Pelvic Floor

Pelvic Pain in Pregnancy


Are you suffering from Pelvic Girdle Pain?……10 tips that will really help .


PGP can really take the fun out of pregnancy. However if you follow a few simple rules you can really take control again.


1.         Do not stand on one leg. Now you’re probably thinking, well I don’t stand on one leg, but trust me you do, and much more than you think! For example, every time you put your knickers/socks/trousers/boots on etc you need to be sitting down. Moving something left on the floor by sliding it with one foot also constitutes standing on one leg……… Resist ladies!


2.         Both legs need to go in the same direction at the same time (obviously walking is the exception to this!).  So when you get out of the car, first slide the seat back as far as it will go and swing both legs out at the same time (sit on a plastic bag so you swivel easily). Turning over in bed is the same, keep both knees together so both legs roll over at the same time.


3.         Avoid wearing heels. They tip all your extra weight forwards onto the front of your pelvis and that leads to a grumpy pelvis every time. Sorry, it’s just the way it is.


4.         Take shorter steps and walk slower. Most of us love to walk at a fair ole pace but it’s unkind to a pelvis that is adapting to having an increased load. Learn the skill of walking slower to keep a painfree pelvis.


5.         Limit stairs. As you can’t go upstairs without standing on one leg, stairs are the enemy to a woman with PGP. Plan, delegate, and limit as much as possible. Your pelvis will thank you at the end of the day.


6.         Decrease the load you carry. The more weight your pelvis has to carry the more likely you are to get pain. As no one can help you carry the baby around,  delegate some of the other stuff you lug from A to B.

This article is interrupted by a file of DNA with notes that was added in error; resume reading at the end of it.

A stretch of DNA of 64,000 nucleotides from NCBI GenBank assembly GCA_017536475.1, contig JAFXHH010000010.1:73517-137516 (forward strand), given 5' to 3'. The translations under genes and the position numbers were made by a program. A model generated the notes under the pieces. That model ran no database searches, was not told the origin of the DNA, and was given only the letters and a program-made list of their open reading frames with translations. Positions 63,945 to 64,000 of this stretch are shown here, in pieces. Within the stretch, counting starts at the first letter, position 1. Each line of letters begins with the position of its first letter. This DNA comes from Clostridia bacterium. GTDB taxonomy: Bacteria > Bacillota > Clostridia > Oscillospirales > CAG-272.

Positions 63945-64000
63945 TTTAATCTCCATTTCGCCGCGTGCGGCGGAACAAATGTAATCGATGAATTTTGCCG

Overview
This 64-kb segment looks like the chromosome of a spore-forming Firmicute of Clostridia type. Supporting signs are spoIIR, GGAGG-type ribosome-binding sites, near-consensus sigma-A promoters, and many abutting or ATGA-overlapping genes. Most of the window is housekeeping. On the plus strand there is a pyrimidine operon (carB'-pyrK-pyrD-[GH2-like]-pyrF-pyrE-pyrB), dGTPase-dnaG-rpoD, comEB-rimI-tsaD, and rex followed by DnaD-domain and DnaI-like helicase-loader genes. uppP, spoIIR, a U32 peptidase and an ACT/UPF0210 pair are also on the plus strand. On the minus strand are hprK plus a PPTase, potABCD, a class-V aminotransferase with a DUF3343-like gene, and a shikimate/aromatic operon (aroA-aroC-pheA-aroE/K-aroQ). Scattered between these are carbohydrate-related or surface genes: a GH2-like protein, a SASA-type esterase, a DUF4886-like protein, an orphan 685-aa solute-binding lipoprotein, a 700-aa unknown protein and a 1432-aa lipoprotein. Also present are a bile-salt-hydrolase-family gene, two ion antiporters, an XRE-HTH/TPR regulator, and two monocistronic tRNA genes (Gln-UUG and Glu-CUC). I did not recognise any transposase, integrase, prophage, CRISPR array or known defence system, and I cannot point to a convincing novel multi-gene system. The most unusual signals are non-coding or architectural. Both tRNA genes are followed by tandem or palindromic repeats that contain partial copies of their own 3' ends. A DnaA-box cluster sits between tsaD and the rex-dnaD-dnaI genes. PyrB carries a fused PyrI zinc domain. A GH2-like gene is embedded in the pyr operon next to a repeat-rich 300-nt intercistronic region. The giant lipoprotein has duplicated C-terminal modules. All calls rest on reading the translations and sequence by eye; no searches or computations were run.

7.         Give up work earlier than you think. I know this is a controversial one but often that last month is more tiring than you can imagine and a long commute can often aggravate PGP. Maybe you can negotiate working from home one a day a week?


8.         Bump lifts. This is when you lift the weight of the baby out of your pelvis by using your abdominals. It’s such a useful skill to employ when getting out of a chair, rolling over in bed or when you are just standing to relieve pain in your pelvis.


9.         Pace yourself, regular rests to take the weight off your feet/pelvis are better than having a whole morning on your feet and then crashing in the afternoon.


10.       Exercise. Keeping strong is always a good idea. The pelvis tends to love symmetrical exercises, including things like squats, making the sure the legs don’t go too wide. Breaststroke tends to aggravate PGP, so use a float between your legs and just do the arms so you can keep exercising.

Sally Murray, Resident Women's Health Physio @ The Derbyshire Sporting Joint 

Three exercises that every pregnant woman should be doing